10 July 2007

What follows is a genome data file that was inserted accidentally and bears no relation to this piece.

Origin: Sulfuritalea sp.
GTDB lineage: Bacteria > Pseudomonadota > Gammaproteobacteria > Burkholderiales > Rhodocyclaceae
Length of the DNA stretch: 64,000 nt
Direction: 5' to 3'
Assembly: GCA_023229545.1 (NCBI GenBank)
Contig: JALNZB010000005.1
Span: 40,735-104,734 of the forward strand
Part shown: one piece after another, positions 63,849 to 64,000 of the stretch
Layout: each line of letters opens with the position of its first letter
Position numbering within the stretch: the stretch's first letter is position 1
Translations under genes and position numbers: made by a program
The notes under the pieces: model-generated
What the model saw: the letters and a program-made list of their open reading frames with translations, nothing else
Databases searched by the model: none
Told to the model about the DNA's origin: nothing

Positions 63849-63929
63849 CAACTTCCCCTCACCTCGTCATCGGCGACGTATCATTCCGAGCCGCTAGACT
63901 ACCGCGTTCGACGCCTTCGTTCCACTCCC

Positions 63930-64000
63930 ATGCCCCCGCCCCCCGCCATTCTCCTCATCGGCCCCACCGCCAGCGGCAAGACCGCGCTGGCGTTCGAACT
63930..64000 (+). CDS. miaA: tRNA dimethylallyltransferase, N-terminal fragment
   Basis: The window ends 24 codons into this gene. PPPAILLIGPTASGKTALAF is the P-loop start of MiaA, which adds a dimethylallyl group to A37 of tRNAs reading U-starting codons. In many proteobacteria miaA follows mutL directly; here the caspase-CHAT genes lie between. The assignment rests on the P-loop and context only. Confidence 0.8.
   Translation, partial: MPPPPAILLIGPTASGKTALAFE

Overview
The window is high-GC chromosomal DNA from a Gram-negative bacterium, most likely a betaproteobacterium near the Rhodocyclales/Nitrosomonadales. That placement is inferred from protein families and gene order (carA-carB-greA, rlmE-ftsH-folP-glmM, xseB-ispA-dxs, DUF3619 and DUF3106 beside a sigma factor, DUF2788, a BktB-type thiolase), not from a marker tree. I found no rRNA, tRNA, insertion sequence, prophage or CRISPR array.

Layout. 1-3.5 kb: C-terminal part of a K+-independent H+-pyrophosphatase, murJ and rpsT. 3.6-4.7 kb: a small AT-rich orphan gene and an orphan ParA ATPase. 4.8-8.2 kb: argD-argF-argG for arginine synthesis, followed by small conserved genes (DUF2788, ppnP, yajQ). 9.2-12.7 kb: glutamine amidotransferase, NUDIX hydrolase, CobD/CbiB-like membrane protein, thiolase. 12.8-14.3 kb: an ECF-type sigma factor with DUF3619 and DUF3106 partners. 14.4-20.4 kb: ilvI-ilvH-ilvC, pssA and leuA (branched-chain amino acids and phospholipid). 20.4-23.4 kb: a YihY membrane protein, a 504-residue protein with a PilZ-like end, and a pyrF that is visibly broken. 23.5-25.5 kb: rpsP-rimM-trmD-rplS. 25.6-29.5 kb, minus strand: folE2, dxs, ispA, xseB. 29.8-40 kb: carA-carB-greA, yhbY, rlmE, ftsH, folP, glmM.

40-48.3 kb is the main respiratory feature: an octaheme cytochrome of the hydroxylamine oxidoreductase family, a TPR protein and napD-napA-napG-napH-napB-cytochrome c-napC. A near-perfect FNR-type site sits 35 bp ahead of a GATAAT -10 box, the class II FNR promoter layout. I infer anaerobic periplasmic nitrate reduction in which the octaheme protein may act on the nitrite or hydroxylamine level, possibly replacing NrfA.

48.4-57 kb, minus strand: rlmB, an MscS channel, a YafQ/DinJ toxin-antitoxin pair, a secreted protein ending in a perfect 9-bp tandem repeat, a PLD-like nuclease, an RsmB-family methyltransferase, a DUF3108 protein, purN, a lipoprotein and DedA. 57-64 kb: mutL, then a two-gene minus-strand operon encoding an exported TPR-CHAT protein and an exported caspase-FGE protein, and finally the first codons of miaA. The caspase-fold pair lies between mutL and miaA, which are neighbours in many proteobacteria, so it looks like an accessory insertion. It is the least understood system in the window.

Background: Early reperfusion by direct percutaneous coronary intervention (PCI) in patients with ST segment elevation acute myocardial infarctions (STEMI) with an out-of-hospital cardiac arrest (OHCA) reduces hospital and longterm mortality. Aims: Evaluating the significance of direct PCI for the short-term (discharge from acute hospitalization) and 1-year survival in patients with acute STEMI after OHCA. Methods: In this prospective study, from April 1, 2002 up to August 31, 2004, a total of 26 hospitalized individuals (22 men, 4 women, aged 35–79 years, median 58.5) from the East Bohemian region with OHCA (primary group of 718 individuals) with acute STEMI were included. Urgent coronary angiography was performed in 20 individuals, and direct PCI was done in 19 of them. The remaining 6 patients did not undergo angiography. Results: Fifteen patients (57.7%) survived acute hospitalization, of whom 11 were without neurological deficits. In the subgroup with urgent coronary angiography 14 patients (70%) survived hospitalization, and in the subgroup without coronarography only 1 patient survived hospitalization (16.7%). In the subgroup with PCIs, 13 out of the 19 patients survived (68.4%). None of the patients died during the 1-year follow-up after being discharged from acute hospitalization. According to the urgent coronarography the artery most commonly responsible for the infarction was the left anterior descending artery (50%). Initial TIMI flow grade 0–I was found in 17 patients and grade II–III in 3 individuals. After PCI, irrespective of stent implantation, an optimal angiographic success (TIMI flow grade II–III) was obtained in 17 cases. Conclusion: Short-term survival of patients after OHCA with STEMI treated with direct PCI was found to be 68.4%. Out of 6 patients not receiving reperfusion therapy 1 survived (16.7%). Over the course of the 1-year follow-up none of the patients died.